Sunday, October 26, 2014

On pants

My older child has the tendency to want things just so. Just as they have always been. Not being one to embrace change in any way, we've had some issues with her wardrobe - the size 5 sweatshirt she's been trying to wear up until last fall comes to mind... the socks that are worn through at the heels because she has turned her nose up at every proffered replacement.

At any rate, she's well into elementary school, and all the stores are full of jeans. We've never pushed jeans, because on little kids, they're kind of silly. So, she's been wearing knit pants, mainly from Gymboree, which are bright, in fantastic patterns, and I guess they stopped selling them a few years ago.

Right now, it seems the stores are full of jeans and leggings, and you can't find pants to save your life. But you can't tell that to my kid, because she wears pants. So, well, faced between my kid's stubborn streak and the desert of the mall, where else does one go but the fabric store?

I got these Riley Blake knits from Pink Castle Fabrics. They were fairly close in value, so I over-dyed the orange one with a gold dye to make them look less exactly the same. The dye process also warped (shrunk?) the orange fabric so the round dots became flattened ovals, which was all to the good.

I used McCall's M6985 the only knit pants for girls pattern I could find. I started with the size 8, since they don't list, well, hardly any useful measurements for pants (no rise, no inseam). I used an art gallery knit for my first pair (at $18 a yard! - not the best idea for a muslin) and even after shortening the rise and narrowing the waistband  it was way too large, so I put that away for next year. Then I made a size 7, with an inch and a half removed from the rise, and the waistband width cut practically in half. And that fits her perfectly.

Even without the ruffles on the leg (which, no) the pattern would call for a yard and a half of fabric to cover legs and waistband, but you can do it in one yard, if you're willing to seam the waistband (cut it in two sections, so that you have seams on both the left and right). Which is good, since I was reading the fabric requirements wrong and ordered not enough fabric to do it the way the pattern suggests. (Is it just me, or do I always do that?)

On the second pair, the orange one, I shortened the waistband by another half inch. These, along with a few pairs gleamed from vigilant patrols of children's consignment stores has resulted in enough pants to get us through the winter, but now that I've started looking for knits, I am hard pressed not to buy... I mean, she'll probably need more pants next year? And it would be a shame not to get these owls or these animals, right?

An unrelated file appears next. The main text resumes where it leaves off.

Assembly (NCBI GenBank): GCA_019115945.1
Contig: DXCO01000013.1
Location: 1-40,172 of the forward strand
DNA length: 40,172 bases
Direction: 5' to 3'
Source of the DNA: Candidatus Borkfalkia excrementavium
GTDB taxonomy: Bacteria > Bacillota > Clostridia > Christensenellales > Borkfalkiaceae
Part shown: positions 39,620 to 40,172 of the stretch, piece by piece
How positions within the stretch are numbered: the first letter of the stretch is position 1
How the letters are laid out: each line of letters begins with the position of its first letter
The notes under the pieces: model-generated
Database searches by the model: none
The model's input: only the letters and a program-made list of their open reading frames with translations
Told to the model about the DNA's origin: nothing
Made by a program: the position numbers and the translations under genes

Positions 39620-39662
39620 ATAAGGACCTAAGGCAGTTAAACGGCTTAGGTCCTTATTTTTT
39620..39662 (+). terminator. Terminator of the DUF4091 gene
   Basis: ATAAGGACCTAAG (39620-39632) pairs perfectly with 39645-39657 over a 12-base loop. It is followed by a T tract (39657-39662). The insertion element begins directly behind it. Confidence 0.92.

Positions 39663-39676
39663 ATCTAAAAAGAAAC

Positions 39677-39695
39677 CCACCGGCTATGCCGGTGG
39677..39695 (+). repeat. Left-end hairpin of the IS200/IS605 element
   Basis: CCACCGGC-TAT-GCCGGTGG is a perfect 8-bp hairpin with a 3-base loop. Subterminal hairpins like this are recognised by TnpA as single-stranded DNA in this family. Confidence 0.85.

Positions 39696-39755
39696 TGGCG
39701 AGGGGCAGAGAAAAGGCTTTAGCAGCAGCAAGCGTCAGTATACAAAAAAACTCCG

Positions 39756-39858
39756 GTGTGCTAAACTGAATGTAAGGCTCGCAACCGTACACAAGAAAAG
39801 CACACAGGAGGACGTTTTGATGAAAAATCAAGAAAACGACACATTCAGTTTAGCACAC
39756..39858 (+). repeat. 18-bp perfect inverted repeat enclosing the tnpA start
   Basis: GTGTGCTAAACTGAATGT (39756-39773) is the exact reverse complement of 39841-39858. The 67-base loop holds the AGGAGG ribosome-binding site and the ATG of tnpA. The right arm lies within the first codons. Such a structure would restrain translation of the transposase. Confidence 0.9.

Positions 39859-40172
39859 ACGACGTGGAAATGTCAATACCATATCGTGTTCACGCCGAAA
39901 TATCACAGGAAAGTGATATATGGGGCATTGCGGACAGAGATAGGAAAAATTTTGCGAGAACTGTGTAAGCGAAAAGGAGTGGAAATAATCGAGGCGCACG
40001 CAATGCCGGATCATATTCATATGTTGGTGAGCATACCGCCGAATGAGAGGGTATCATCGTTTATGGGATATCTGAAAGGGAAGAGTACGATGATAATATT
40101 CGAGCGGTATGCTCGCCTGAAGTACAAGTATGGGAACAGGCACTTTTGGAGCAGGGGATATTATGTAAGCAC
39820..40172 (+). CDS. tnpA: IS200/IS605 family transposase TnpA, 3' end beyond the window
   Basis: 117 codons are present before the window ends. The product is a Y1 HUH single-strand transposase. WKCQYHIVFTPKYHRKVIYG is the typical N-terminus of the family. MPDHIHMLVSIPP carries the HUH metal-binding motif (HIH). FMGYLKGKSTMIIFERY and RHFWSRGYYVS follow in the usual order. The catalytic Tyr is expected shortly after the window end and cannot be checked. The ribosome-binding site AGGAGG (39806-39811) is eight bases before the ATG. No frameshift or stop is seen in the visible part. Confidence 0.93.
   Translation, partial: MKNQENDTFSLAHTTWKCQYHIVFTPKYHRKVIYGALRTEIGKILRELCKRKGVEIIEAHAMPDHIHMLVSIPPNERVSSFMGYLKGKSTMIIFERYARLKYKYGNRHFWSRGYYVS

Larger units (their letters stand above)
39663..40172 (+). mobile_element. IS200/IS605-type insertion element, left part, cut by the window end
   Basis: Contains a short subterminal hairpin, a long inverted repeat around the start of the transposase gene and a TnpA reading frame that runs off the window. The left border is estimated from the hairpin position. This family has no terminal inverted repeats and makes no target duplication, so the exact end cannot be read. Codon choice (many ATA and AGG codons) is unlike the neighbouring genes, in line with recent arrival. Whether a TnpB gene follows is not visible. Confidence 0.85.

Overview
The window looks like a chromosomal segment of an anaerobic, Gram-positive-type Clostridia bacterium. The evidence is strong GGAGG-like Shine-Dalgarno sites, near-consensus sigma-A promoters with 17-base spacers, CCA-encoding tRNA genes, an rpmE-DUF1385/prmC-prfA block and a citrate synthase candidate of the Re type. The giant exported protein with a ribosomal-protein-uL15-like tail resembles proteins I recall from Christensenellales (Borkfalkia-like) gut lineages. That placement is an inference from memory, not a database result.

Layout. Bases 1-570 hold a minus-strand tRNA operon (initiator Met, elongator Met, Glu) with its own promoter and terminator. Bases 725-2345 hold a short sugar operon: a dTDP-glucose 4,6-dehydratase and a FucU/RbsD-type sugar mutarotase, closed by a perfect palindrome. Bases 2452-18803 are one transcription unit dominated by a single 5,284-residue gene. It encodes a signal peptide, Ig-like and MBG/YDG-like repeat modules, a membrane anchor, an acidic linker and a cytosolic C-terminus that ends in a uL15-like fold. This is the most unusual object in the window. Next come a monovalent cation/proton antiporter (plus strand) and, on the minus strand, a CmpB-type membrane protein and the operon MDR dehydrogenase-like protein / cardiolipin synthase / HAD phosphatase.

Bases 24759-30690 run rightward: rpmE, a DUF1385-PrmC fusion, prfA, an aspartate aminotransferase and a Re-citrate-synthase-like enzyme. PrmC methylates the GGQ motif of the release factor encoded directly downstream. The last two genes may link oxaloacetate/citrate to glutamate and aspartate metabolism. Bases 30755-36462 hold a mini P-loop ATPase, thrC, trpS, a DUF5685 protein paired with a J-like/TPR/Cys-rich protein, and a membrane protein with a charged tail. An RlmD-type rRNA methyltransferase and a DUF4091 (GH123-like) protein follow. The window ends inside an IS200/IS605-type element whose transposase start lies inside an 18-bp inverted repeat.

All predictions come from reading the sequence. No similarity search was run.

I do feel like I should say, that while I am not super pleased with this pattern, I do think the waistband is put together in a clever way...

Sunday, October 19, 2014

Cleo's garden of motifs

It's funny how an incidental experience can spread its influence, much like the tiny incidents that start a novel splay out into larger events...

We watched the 1963 Cleopatra a few weeks back, and while it isn't the most amazing movie ever made, it is visually amazing, and while I was watching I was sketching. Specifically, I was sketching robots for my illustrator class, but found myself sketching shapes and textures I saw in the background of the film, and from there, designed a ballerina robot. The feathers of the costume are based on either a headdress that Elizabeth Taylor wore, or some sort of plant that was on screen for a few moments, I'm not sure.

This isn't the final version, but you get the idea...
But, that's not all, because I also noticed a flower design. I think it may have been a papyrus flower, but I simplified it dreadfully, and geometrically, and it's the basis of my design for my final project for my color theory class, but I also reconstructed it into a flower for my second illustrator assignment, on symmetry. (this also isn't the final version, but the final version involved something that would confuse my narrative):

The disc shaped flower, that is, not the daisy style one, or the lollipop.
So, I was thinking about this, and how it's not a great design... and so I've been fiddling with motifs to see if I couldn't come up with something more inclined to repeats.

My first attempt was to rearrange the motifs into a diamond, and I added this new shape for a focal point:

Repeating it looks like this:

I decided it was better, but not entirely finished. Then, I thought, well, maybe a blue background?

Which I like even better. And OMG is changing colors a million times easier in Illustrator than in Photoshop!
But not being entirely satisfied, I went back to sketching: